St. Veronica: Evolution Of A Sacred Legend -- By: Andrea Lorenzo Molinari
PP 28:2 (Spring 2014) p. 9
St. Veronica: Evolution Of A Sacred Legend
Andrea Lorenzo Molinari (PhD, Marquette University) has taught for more than twelve years at Creighton University (Omaha, Nebraska) and Barry University (Miami, Florida). He is author of four books, most recently Romans and Christians A.D. 64, and is preparing to publish his fifth. His most recent projects include audio courses on the apocryphal acts of the apostles and martyrdom and persecution in the early church.
When I was a child, the Stations of the Cross were a big part of my experiences of Holy Week at my home parish. I am a very visual person, so I remember well the stations that were on display. They were carved from a light-colored wood and rendered in a very realistic and striking style.
Of these stations, one in particular always stood out to me, the sixth station: Veronica Wipes Jesus’s Face. Even as a child, I was deeply moved by Veronica’s compassion for the Lord. Her simple yet profound act of mercy in his greatest moment of need had an unforgettable quality to it. Little did I know that the Veronica legend was so convoluted from a literary point of view and that it extended so profoundly into art, theology, and spiritual devotion.1
First things first:2 Veronica’s real name is Bernice or Beronikē in Greek, meaning “bearer of victory.” In addition to the Greek interpretation of the name, there is ancient speculation such as that of Gerald of Wales or Giraldus Cambrensis (ca. 1146-1223), an archdeacon of Brecon (1175-1203) and medieval historian, in his Speculum ecclesiae (“Mirror of the church”; written ca. 1219), that claims that the name Veronica actually derives from the Latin vera (true) icon (image).3 Literally, in this way of thinking, the woman was named for the object she venerated, i.e., the image of Christ’s face. However, it is highly unlikely that this is true. Alvin Earle Ford, who is extremely conversant with the various incarnations of the Veronica legends, states that such an explanation “likely represents nothing more than an example of post-factum folk-etymologizing.” Ford prefers to believe that any one of the various Greek versions of her name could have been Latinized into Veronica without any reference to her ownership of the sacred image.4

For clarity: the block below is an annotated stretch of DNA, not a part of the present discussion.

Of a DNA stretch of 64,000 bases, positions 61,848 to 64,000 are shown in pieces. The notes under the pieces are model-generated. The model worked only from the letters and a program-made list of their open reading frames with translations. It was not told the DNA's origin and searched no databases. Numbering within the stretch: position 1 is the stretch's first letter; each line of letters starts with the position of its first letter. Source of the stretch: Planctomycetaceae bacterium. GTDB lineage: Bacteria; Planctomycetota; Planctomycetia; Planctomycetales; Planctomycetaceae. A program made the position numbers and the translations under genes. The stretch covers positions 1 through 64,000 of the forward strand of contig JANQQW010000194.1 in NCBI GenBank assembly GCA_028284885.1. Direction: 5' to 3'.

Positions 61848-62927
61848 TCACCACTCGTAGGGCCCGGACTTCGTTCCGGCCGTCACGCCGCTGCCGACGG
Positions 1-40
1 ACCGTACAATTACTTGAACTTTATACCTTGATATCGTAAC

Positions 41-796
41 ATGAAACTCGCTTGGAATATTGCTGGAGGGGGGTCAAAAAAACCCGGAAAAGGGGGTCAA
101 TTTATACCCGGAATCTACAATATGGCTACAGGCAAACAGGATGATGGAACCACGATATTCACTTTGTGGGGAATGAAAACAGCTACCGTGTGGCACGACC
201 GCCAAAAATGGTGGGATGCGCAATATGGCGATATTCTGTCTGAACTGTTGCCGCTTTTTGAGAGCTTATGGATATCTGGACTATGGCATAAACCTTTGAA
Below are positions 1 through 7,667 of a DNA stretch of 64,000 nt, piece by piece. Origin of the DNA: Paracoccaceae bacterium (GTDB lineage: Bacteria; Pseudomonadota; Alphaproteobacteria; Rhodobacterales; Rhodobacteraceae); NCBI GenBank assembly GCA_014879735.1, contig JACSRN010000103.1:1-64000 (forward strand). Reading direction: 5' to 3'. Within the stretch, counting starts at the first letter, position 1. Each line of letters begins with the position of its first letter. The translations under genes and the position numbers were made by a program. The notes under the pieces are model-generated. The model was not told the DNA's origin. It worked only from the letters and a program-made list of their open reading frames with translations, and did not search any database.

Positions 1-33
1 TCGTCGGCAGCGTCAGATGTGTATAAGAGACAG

However one interprets her name, her first literary appearance is quite late, in a gospel-like text called the Acts of Pilate (a.k.a. the Gospel of Nicodemus)You must have a subscription and be logged in to read the entire article.
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